“Partnering with outside experts is an important way to advance our non-profit research,” Cooper said. “We’re lucky at HudsonAlpha that we have highly specialized experts right here on campus with us.”

The first stage of the NIH grant will focus on finding potential drug molecules. For the collaboration, CFD Research will test a variety of molecules that could potentially inactivate the protein in question; the Cooper Lab will test those molecules to see if they work on pancreatic cancer cells.

“If everything goes the way we plan,” Cooper added, “We could walk away from this with a new drug.”

Acclinate Seeks to Educate Minorities on Importance of Clinical Trials

Imagine, two people walking down the street toward each other. They both have asthma and their doctors have just prescribed them a new inhaler that’s just hit the market.

As fate would have it, as they approach one another, they both are hit with an asthma attack. Both patients use their inhalers. One person gets immediate relief, the other one doesn’t and dies before the ambulance can get there.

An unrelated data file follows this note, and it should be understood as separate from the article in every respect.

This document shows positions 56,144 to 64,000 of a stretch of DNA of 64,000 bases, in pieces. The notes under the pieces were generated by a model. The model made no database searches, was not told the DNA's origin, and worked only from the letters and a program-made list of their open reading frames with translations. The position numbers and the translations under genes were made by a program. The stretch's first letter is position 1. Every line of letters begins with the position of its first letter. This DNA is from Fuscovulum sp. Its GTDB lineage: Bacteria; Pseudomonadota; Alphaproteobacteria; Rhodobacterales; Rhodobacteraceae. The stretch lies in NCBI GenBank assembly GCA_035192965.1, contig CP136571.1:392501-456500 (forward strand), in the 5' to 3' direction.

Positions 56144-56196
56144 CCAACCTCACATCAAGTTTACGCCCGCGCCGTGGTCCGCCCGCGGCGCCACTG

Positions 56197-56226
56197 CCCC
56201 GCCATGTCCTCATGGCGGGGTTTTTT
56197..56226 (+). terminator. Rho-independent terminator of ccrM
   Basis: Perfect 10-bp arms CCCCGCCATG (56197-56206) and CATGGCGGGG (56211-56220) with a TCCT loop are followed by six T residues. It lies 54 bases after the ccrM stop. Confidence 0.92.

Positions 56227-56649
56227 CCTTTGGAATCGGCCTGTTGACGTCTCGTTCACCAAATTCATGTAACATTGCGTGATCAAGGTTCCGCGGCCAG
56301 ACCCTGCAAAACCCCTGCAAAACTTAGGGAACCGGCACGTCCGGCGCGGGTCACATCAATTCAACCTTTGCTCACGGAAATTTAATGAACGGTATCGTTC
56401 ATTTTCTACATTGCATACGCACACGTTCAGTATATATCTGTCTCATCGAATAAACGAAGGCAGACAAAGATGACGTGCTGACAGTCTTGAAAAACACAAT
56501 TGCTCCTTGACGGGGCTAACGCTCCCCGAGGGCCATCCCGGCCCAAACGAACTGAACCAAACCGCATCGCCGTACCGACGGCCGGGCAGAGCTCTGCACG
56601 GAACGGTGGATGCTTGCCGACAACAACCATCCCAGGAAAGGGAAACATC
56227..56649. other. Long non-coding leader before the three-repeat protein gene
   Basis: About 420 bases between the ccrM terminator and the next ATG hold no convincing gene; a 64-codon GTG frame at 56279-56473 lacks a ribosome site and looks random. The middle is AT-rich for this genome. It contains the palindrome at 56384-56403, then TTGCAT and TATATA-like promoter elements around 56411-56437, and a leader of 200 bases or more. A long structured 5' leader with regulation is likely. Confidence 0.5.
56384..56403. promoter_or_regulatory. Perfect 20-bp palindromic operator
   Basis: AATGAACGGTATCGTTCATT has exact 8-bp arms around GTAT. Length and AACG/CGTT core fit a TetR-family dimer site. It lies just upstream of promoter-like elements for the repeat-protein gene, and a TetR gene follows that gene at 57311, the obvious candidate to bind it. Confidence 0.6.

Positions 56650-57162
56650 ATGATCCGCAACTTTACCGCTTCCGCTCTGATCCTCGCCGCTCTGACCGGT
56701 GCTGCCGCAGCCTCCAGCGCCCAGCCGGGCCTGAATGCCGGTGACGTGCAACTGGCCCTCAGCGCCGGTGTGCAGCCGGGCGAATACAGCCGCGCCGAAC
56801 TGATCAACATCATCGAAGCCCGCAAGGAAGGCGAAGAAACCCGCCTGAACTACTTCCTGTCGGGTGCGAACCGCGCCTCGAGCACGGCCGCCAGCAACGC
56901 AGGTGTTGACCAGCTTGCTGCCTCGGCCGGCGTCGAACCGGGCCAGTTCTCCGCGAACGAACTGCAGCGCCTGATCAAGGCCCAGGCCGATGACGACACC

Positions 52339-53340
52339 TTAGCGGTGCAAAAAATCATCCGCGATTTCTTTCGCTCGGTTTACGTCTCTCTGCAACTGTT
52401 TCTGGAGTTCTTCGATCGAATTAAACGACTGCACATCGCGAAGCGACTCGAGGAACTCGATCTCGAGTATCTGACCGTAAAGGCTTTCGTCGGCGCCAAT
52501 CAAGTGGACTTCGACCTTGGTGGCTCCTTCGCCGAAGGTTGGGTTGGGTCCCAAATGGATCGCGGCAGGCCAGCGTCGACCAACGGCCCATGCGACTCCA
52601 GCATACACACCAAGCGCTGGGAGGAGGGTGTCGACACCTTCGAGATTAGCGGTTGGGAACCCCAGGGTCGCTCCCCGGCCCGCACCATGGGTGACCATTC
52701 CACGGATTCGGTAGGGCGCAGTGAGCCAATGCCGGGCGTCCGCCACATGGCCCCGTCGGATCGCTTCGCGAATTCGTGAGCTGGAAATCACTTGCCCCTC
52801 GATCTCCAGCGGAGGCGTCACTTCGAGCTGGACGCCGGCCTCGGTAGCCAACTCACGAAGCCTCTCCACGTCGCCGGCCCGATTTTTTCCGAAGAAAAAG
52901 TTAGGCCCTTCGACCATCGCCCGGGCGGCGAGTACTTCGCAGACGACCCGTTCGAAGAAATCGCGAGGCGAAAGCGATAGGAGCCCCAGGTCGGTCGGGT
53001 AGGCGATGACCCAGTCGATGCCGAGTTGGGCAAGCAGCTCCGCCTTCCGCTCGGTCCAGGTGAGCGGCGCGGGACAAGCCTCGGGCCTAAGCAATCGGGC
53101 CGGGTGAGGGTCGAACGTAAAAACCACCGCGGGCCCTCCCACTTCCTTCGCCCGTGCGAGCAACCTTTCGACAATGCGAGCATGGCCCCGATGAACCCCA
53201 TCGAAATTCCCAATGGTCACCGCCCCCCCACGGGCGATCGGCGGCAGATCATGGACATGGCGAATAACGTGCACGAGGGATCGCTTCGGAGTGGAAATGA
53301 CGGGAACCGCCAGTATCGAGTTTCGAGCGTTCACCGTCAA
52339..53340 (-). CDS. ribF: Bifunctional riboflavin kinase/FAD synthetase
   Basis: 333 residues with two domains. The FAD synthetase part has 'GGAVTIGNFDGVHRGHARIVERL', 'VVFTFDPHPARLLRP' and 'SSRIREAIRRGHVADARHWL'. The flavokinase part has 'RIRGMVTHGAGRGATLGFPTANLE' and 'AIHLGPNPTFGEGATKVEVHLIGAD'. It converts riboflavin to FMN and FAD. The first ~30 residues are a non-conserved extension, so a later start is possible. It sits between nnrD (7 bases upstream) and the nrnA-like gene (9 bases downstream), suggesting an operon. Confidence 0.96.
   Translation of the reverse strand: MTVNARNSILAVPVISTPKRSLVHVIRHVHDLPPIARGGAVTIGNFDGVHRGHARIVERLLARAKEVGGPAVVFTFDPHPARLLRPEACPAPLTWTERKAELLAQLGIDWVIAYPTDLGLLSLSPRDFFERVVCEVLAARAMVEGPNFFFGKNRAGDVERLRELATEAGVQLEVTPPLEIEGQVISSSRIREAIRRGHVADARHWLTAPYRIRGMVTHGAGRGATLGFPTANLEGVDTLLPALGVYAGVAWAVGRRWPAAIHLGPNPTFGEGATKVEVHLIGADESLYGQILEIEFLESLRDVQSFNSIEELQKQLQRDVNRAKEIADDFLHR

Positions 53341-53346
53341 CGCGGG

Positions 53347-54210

How could something like this happen? More easily than many people realize.

                         Dr. Del Smith

“Sometimes it’s about ‘did this medicine work as good as it should’ and sometimes it’s a matter of life and death,” said Dr. Delmonize “Del” Smith, founder and president of Acclinate Genetics.

As modern medicine advances, it’s become more clear that genetic makeup plays a larger role in the efficacy the drugs they are prescribed than originally believed, according to Smith.

“Before we knew what we know about genomics, an aspirin was an aspirin was an aspirin, for everyone,” he said. “But, then we would scratch our heads and say ‘why was this particular drug not having an impact on certain groups and certain populations?’